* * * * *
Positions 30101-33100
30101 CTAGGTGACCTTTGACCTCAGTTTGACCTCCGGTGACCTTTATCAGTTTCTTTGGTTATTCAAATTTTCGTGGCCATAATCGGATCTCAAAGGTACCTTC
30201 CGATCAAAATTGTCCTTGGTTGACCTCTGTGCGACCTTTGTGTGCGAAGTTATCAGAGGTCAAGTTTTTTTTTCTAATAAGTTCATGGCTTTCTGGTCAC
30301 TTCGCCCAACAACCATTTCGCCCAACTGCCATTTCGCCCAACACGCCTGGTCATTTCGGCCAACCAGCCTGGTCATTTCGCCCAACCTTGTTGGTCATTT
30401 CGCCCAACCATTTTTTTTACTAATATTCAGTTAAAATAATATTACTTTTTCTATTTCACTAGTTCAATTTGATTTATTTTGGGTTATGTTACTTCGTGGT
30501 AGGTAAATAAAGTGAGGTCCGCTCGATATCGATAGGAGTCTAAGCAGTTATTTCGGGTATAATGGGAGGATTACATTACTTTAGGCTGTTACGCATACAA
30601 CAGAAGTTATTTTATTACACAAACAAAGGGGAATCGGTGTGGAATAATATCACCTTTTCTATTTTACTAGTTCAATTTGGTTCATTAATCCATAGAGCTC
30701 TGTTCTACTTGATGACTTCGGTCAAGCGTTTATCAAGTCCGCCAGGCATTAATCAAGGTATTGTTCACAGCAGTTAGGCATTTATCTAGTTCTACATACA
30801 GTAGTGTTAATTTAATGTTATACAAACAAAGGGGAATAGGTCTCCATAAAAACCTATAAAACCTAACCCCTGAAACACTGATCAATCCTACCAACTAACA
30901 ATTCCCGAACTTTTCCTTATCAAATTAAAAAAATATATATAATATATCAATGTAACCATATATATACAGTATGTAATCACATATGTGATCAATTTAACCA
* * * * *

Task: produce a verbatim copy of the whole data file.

Positions 30101-33100
30101 CTAGGTGACCTTTGACCTCAGTTTGACCTCCGGTGACCTTTATCAGTTTCTTTGGTTATTCAAATTTTCGTGGCCATAATCGGATCTCAAAGGTACCTTC
30201 CGATCAAAATTGTCCTTGGTTGACCTCTGTGCGACCTTTGTGTGCGAAGTTATCAGAGGTCAAGTTTTTTTTTCTAATAAGTTCATGGCTTTCTGGTCAC
30301 TTCGCCCAACAACCATTTCGCCCAACTGCCATTTCGCCCAACACGCCTGGTCATTTCGGCCAACCAGCCTGGTCATTTCGCCCAACCTTGTTGGTCATTT
30401 CGCCCAACCATTTTTTTTACTAATATTCAGTTAAAATAATATTACTTTTTCTATTTCACTAGTTCAATTTGATTTATTTTGGGTTATGTTACTTCGTGGT
30501 AGGTAAATAAAGTGAGGTCCGCTCGATATCGATAGGAGTCTAAGCAGTTATTTCGGGTATAATGGGAGGATTACATTACTTTAGGCTGTTACGCATACAA
30601 CAGAAGTTATTTTATTACACAAACAAAGGGGAATCGGTGTGGAATAATATCACCTTTTCTATTTTACTAGTTCAATTTGGTTCATTAATCCATAGAGCTC
30701 TGTTCTACTTGATGACTTCGGTCAAGCGTTTATCAAGTCCGCCAGGCATTAATCAAGGTATTGTTCACAGCAGTTAGGCATTTATCTAGTTCTACATACA
30801 GTAGTGTTAATTTAATGTTATACAAACAAAGGGGAATAGGTCTCCATAAAAACCTATAAAACCTAACCCCTGAAACACTGATCAATCCTACCAACTAACA
30901 ATTCCCGAACTTTTCCTTATCAAATTAAAAAAATATATATAATATATCAATGTAACCATATATATACAGTATGTAATCACATATGTGATCAATTTAACCA